Many condo managers and board members are grappling with the range of issues the COVID-19 pandemic has presented. With Annual General Meeting season coming upon us, many have turned their minds to the obligation to hold the meeting within six months of a corporation’s fiscal year end. With the strong recommendations from government and public health officials to socially distance, the industry has been forced to ask new questions. One of these questions is whether condominium corporations are permitted to hold virtual owners’ meetings.
The 2017 amendments to Ontario’s Condominium Act, 1998, S.O. 1998 c.19 (the “Condo Act”) undoubtedly had the future in mind when it comes to board meetings and voting. For ease of reference, we have recited and paraphrased some of the relevant provisions of the Condo Act and regulations thereunder:
Subsection 35(5) of the Condo Act permits board meetings to be held by way of teleconference or electronically (i.e. Skype) provided all board members consent.
Subsection 52(b)(iii) of the Condo Act provides that unit owners may vote at an owners’ meetings electronically so long as the condominium corporation’s by-laws permit it. Subsection 56(1)(c.1) of the Condo Act provides that the board of directors may authorize, by by-law, the permitted methods for holding a recorded vote.
Subsection 14.01(p) of O.Reg 48/01 of the Condo Act provides that the board may pass a by-law to govern the manner in which an owner or a mortgagee may be present at a meeting of owners or represented in proxy.
What does this all mean? Put simply:
- Board meetings may be held by way of teleconference or other electronic means (i.e. Skype) provided that all board members consent; and
- Condominium corporations may pass by-laws to permit unit owners to attend and vote electronically at owners’ meetings.
What is less clear is whether condominium corporations are permitted to hold a virtual owners’ meeting.
In our opinion, the drafters of the Condo Act likely did not contemplate that owners’ meetings would be held virtually. If that were the case, there would be a provision which specifically addresses the “holding” of an owners’ meeting in this manner rather than merely addressing virtual voting or attendance at an owners’ meeting. For this reason, we would encourage the Government of Ontario to consider clarifying, through further amendments to the Condo Act, that condominium corporations have the power to hold virtual owners’ meetings.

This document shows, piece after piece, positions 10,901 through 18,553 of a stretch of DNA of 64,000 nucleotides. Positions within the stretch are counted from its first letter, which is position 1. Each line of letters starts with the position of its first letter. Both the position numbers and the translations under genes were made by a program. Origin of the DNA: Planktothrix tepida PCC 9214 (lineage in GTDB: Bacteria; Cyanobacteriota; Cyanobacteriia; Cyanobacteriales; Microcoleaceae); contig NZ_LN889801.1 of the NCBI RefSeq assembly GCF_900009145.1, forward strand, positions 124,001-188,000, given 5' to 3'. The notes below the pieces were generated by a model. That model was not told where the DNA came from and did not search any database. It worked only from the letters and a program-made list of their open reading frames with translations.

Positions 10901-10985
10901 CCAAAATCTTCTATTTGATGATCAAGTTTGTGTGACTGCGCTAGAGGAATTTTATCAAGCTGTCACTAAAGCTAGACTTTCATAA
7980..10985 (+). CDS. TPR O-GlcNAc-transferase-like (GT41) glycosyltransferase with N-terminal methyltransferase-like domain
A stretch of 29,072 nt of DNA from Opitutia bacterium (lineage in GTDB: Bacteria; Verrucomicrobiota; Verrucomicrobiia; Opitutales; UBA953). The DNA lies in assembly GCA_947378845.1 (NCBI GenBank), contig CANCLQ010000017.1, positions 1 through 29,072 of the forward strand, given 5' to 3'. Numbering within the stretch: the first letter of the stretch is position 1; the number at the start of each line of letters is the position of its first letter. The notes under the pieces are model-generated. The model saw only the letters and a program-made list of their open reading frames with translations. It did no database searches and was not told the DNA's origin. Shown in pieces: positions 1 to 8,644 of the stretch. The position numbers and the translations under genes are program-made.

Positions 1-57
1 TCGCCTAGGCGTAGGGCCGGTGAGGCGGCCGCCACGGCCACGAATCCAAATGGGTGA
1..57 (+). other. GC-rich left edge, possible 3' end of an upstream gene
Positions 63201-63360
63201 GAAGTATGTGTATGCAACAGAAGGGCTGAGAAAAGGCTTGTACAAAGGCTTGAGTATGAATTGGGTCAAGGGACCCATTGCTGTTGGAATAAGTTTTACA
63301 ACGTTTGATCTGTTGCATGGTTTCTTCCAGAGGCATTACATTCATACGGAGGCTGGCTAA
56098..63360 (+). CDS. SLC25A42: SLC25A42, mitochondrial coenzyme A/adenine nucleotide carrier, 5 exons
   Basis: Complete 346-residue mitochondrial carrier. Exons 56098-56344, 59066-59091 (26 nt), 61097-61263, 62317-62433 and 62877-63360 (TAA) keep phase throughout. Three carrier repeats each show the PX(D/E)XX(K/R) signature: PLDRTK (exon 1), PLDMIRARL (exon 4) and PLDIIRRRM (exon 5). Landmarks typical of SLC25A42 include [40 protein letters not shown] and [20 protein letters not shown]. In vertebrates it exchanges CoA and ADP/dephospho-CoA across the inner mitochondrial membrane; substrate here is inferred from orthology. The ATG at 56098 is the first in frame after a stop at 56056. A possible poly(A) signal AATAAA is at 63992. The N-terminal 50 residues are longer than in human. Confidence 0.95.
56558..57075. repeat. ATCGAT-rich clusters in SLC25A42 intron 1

In contrast, the Canada Not-for-profit Corporations Act S.C. 2009, c.23 provides that:
- Any member may attend any meeting electronically or by telephone so long as all members can hear and respond to each other, and provided the by-laws do not provide otherwise; and
- The entire meeting can be held electronically or telephonically so long as all members can hear and respond to each other; and the by-law explicitly provides for that.
Ontario’s Business Corporations Act, R.S.O.1990, c.B.16 also contains language that expressly addresses the holding of meetings electronically. Considering these statutes, does the Condo Act permit virtual owners’ meetings?
Notwithstanding our foregoing comments, a liberal reading of Subsection 14.01(p) of O.Reg 48/01 may provide condominium corporations with the power to hold virtual or electronic meetings provided a by-law is passed, which authorizes same. The problem with this is obvious – a meeting of owners needs to be held to pass a by-law to hold a virtual owners’ meeting.
Should condominium corporations have urgent business to attend to, then novel approaches will need to be considered such as a hybrid meeting. In this regard, a physical meeting is actually held but virtual attendance is strongly encouraged. Under this approach, online proxies should be used to limit human contact. As the situation evolves, it may become the case that physical attendance by more than one owner will be contrary to restrictions put in place by government authorities, which would prohibit holding such a meeting.
There is no requirement in the Condo Act to pass a by-law prior to using online proxies. If at least 25% of the unit owners are represented by proxy, then quorum would be obtained and the President (as proxy holder for many unit owners) and a very small handful of owners (likely being proxy holders for other owners) would attend the meeting without any other unit owners present. All other owners would be able to listen and ask questions virtually.
We acknowledge that this approach will have its limitations (i.e. how do you address nominations from the floor) and for this reason, we would encourage that owners’ meetings only be held for urgent business and upon the recommendations of legal counsel so that boards are fully informed as to how to structure the meeting and the risks associated with same. For example, if the President will be the proxy holder for many unit owners, the Corporation should consider limiting the voting rights granted to the President.
While virtual meetings of owners could provide a solution to condominium corporations needing to conduct urgent business, the postponement of owners’ meeting should remain a strong consideration until the pandemic has subsided and social distancing is no longer a recommended practice. This decision will avoid any questions about the legitimacy of the meeting and enable all owners to participate in owners’ meetings in person should they so choose.
Miller Thomson is closely monitoring the COVID-19 situation to ensure that we provide our clients with appropriate support in this rapidly changing environment. For articles, information updates and firm developments, please visit our COVID-19 Resources page.